Making Moments Count: Living in the Present

June 12, 2008 — Leave a comment

KSL Television ~ Studio 5

Between the stressors of details and deadlines, family and friendships, traffic and to-do lists, “being in the moment” is a challenging proposition! Too often we live our lives on auto-pilot, running through our “moments” so we can get to other “moments”. It’s easy to hustle through life, get in the car and go, go, goââ?¬Â¦but there are times when we need to hush-the-rush and enjoy the present.

Living in and for the moment is the basis of a whole philosophical movementââ?¬Â¦and it’s difficult because we’re usually somewhere else. Too often we live our lives with one eye looking ahead, way down the road, and one eye staring into the review mirror on what coulda/woulda/shoulda been. It’s easier to future-ize or past-urize. We literally get lost in our thoughts. The thought patterns of wishing, hoping, planning, missing, regretting, and begrudging prevent us from engaging in the right-now of our lives. The here-and-now is rather intimate and perhaps that’s why we most often avoid it.

Mind Change

It’s important to remember what occupies your mind, occupies the time. This very moment is the only one that’s guaranteed ~ there are no other promises. Time is the one measurement we can’t ever get back. Too often we obsess over or rehearse a past offense or disappointment. Is that really how we want to spend this rich commodity? What occupies your mind will occupy your time. If you don’t like what’s happening in your life today, then ask yourself, “Where’s my mind?” Where did I last leave it? What’s it brewing or mulling over?” What I think about, where I expend my focus and energy, is where and how I spend my time. My thoughts determine whether I am here, up there, or back there. Only one of those locations allows me to be the most accessible to myself and others.

Time Change

We often comment about how fast time seems to be going by; as women, especially, everyone else seems to come first and we leave ourselves last on the list, and often resent it. Time is the one area with the most excuses about how fast it runs away from us. It doesn’t run away from us – we make conscious decisions to close our eyes, turn our backs, and ignore how we use it. Have an honest chat with yourself. “Where do I waste time? On what do I spend the most time and is that in line with my life goals?” Structure your day in a way that works for you, benefits you and your family the most, maximizes your potential, and draws you closer to creating opportunities you most value. You will always have time for you, when you make it! It’s up to you. Rethink your day’s beginnings and endings: there are profound benefits for establishing morning and evening routines. Perhaps you wake-up one hour earlier or spend time before bed reviewing your day, writing in a gratitude journal, or in mindfulness meditation.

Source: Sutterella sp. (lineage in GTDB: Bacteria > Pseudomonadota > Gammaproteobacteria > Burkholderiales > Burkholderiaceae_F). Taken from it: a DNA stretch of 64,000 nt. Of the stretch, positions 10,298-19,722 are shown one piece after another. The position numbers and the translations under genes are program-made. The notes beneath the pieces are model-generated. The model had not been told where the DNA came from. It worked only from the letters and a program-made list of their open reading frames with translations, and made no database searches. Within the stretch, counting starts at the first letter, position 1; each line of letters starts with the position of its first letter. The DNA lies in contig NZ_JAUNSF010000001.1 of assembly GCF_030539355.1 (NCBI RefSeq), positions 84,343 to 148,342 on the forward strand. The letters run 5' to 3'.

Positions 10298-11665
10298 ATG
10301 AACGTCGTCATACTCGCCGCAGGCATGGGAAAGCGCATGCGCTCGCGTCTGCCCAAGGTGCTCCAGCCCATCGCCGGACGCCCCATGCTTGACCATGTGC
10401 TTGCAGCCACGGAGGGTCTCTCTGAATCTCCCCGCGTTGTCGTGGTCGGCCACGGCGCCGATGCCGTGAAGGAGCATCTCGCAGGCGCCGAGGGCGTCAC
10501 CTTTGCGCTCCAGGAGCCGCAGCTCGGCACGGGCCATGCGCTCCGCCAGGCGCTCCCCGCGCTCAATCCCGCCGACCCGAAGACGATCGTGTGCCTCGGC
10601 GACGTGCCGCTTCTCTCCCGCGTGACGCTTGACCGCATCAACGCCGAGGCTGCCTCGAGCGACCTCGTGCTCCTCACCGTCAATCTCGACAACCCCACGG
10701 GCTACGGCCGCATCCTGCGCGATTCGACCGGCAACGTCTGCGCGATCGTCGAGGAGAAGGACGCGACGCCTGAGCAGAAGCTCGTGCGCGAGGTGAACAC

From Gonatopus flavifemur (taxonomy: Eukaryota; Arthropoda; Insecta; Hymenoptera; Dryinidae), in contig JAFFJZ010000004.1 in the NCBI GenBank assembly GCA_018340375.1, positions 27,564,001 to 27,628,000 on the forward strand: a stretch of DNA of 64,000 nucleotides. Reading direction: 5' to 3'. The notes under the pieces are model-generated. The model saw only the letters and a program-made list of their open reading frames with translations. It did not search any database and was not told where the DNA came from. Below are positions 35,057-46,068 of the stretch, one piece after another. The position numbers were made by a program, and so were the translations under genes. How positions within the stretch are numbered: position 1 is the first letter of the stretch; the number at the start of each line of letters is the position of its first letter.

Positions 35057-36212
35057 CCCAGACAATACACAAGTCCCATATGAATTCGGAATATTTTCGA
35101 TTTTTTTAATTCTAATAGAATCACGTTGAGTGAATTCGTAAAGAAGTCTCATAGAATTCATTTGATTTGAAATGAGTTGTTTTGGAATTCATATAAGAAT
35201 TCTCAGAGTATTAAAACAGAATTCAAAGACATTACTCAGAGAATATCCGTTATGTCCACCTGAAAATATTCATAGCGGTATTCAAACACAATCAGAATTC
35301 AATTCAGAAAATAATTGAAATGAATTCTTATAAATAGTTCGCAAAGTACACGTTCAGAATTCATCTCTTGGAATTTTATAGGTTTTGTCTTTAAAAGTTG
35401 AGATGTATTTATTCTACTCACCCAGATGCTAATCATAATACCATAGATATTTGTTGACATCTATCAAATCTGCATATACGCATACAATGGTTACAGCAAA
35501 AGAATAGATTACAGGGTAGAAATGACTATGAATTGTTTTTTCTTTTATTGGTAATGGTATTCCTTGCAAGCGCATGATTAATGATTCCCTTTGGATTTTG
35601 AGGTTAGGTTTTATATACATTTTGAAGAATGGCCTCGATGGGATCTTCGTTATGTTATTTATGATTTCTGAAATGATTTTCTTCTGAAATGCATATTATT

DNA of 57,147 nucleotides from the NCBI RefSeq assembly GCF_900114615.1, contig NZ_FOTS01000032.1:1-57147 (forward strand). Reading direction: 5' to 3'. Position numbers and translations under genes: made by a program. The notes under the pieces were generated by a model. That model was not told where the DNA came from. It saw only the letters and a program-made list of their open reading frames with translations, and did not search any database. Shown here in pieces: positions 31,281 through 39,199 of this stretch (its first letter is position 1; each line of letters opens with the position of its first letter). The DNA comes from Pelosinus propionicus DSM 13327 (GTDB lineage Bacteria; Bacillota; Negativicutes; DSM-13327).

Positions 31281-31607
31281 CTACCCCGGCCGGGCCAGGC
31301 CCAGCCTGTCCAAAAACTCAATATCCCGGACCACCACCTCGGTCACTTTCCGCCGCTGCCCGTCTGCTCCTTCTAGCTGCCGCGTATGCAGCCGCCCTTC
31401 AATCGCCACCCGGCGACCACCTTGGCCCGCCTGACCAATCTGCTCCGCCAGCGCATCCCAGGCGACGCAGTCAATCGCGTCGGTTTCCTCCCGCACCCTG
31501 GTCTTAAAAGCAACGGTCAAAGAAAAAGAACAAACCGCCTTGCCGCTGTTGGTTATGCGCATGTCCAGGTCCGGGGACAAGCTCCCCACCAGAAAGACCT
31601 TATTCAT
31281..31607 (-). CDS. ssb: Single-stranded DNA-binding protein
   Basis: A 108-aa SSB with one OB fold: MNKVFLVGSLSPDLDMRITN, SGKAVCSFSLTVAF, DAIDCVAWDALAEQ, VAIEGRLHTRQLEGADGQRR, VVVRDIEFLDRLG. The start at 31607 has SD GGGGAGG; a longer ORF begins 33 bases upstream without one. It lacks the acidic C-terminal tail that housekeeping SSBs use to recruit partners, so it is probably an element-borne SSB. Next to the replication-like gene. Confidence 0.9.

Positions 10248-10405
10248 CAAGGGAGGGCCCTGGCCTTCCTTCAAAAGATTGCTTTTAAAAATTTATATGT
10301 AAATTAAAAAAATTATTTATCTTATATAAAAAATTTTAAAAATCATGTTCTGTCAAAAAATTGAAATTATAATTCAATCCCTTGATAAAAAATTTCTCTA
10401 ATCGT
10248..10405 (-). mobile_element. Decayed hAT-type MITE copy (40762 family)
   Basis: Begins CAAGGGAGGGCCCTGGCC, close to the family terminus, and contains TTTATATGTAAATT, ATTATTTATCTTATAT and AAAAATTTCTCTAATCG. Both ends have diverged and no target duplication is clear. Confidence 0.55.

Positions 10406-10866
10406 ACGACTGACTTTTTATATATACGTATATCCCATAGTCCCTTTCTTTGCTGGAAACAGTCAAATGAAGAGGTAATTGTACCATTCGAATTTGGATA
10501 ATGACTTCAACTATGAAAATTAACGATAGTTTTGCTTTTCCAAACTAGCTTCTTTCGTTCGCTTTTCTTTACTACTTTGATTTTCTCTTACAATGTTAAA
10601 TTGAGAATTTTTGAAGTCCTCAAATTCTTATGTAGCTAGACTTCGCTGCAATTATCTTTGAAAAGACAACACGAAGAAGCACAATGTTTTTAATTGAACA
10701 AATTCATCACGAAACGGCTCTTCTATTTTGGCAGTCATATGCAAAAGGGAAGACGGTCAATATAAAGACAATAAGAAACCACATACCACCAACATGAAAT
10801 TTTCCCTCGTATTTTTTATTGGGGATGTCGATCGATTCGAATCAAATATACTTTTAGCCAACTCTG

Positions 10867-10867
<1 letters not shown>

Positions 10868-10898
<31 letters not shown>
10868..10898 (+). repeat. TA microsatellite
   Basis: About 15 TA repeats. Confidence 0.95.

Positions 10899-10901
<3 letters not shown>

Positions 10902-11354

Perspective Change

It seems that we are constantly looking ahead to a “better day”, where we’ll have more time, more money, more education, more experience, more freedom. We spend a large part of our lives fantasizing about future, when things will be “better.” I can be so consumed with adding more days to my life that I forget to add more life to my days. It’s imperative to ask yourself the question, “What if this is as good as it gets?” When we let go of the future needing to be a certain way, we become more content with what is right now. When we always assume a “better” future, it implies that there is something wrong with today! To realize that right now is pretty darn good is incredibly freeing. Perhaps this is as good as it gets – when you embrace that acceptance you experience more gratitude, and a renewed sense of energy and vitality, for the present.

Child-like Change

There is one specific group of people who will always help us enjoy the moment – children. There’s no one better at being present than a child. I have a favorite 1 Ã?½ year old little boy in my life, and I love to watch him play. He’s not thinking about what happened to him yesterday, or what’s going to happen tomorrow, he’s busy being a puppy or playing with a ball, and nothing else exists. When he gets mad at something, he’s very angry and nothing else in the world matters to him except what has upset him. And then it’s over. He’s happy, again, and the situation and any grudge is behind him. It’s on the moment at hand!

Route & Routine Change

What it comes down to, is finding the pleasure in the ordinary experiences of every day. How often do we eat a meal and never really taste it, or complete a chore or drive to work without really thinking about it? Let’s get rid of automatic pilot! The next time you drive to work or the grocery store, pay attention to landmarks that surround you, or the sunset or the moon. Take a new route home today – see what you’ve been missing! Look at people, plants, gadgets, and buildings and take a moment to appreciate what makes them so perfect. When you walk the dog, do so with intention and purpose. Next time you eat a delicious meal, taste every bite, savor every morsel of dessert! There is power and presence in living in the now.

Resources and Additional Reads:
“Don’t’ Sweat the Small Stuffââ?¬Â¦and It’s All Small Stuff,” by Richard Carlson.
“Full Catastrophe Living: Using the Wisdom of Your Body and Mind to Face Stress, Pain, and Illness,” by Jon Kabat-Zinn.
“Wherever You Go, There You Are: Mindfulness Meditation in Everyday Life,” by Jon Kabat-Zinn.

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Dr. Liz Hale

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